Any story of jazz in Colorado must begin with Charles Burrell, also known as the Jackie Robinson of classical music.
He was the first African-American to ever play in a symphony orchestra. He was also a brilliant jazz musician, playing with all of the luminaries of his time.
Charles Burrell learned from some of the best,
and he passed it on in so many ways, most notably in tutoring his cousins George Duke, who became a world-famous keyboard player and producer, and Purnell Steen, also a well-known keyboard player, as well as his niece, the celebrated singer Dianne Reeves. Burrell, who turned 99 in 2019, has had an enormous impact on music during his lifetime, especially on jazz in Colorado.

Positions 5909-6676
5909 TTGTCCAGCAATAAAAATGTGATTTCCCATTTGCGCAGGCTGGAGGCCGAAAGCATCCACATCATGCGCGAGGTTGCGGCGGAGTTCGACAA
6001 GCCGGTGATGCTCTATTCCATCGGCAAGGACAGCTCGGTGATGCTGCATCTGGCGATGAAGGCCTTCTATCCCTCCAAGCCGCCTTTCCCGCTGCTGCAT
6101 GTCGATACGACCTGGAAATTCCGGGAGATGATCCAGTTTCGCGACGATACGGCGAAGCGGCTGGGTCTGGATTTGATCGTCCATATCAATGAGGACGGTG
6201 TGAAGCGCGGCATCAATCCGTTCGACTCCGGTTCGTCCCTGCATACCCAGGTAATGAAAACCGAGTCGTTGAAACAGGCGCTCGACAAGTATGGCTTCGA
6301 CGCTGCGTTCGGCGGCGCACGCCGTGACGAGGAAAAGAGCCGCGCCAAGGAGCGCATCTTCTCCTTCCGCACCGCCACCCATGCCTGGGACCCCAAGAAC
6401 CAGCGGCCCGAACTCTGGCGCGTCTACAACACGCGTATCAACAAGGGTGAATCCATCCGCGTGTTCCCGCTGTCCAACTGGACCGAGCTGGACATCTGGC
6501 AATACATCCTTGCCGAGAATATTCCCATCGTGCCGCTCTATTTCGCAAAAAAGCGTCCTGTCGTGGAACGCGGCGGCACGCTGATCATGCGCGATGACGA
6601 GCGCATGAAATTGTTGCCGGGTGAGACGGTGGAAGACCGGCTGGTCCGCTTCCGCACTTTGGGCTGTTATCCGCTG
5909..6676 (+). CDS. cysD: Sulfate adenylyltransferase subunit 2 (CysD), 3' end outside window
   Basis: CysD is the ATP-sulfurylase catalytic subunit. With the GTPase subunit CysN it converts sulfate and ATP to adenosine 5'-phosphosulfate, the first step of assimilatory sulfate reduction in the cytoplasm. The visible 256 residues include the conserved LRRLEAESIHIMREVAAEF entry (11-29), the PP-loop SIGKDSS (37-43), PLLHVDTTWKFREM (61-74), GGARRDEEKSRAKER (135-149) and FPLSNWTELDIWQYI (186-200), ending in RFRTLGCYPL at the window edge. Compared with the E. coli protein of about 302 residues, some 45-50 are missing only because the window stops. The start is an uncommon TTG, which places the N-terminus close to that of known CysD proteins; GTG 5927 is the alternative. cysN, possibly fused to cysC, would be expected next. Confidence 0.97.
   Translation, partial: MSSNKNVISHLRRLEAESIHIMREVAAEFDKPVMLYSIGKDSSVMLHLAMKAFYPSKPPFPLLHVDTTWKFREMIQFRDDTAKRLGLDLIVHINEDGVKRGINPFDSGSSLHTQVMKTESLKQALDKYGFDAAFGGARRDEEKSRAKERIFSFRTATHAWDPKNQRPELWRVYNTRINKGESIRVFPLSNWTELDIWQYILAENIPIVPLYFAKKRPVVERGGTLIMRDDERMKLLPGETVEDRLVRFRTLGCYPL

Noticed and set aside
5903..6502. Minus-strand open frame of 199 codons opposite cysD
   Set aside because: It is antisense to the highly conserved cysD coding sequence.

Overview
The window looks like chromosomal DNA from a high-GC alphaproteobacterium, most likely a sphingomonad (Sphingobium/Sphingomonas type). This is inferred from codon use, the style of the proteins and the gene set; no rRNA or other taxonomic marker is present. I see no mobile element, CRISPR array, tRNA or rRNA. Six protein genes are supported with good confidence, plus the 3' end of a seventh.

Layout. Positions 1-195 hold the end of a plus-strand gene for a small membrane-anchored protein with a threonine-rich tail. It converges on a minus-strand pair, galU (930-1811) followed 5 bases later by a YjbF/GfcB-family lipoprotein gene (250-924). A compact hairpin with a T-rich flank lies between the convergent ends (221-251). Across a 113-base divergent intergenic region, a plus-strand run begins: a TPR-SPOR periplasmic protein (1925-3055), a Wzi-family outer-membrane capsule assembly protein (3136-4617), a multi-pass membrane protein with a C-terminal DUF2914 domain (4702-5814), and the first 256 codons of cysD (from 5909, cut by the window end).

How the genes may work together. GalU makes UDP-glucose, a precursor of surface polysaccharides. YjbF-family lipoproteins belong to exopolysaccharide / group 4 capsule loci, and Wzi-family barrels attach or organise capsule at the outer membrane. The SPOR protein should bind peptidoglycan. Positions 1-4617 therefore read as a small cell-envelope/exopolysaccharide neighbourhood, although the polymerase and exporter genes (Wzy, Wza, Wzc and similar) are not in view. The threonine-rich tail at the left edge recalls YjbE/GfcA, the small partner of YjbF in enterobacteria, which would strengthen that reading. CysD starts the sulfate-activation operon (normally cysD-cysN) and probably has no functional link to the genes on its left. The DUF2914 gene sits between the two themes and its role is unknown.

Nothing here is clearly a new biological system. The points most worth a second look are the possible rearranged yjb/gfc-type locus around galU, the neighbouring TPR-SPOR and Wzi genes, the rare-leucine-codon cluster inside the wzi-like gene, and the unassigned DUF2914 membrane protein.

Charles Burrell received the Denver Mayor’s Award for Excellence in Arts & Culture and the Martin Luther King Jr. Humanitarian Award, and Congresswoman Diana DeGette led a tribute to him on the floor of the U.S. House of Representatives, referring to him as “a titan of the classical and jazz bass.” Charles Burrell was inducted into the Colorado Music Hall of Fame Jazz Masters class of 2017.
A titan of the classical and jazz bass, Charles Burrell was inducted into the Colorado Music Hall Of Fame, with Jazz Masters class of 2017.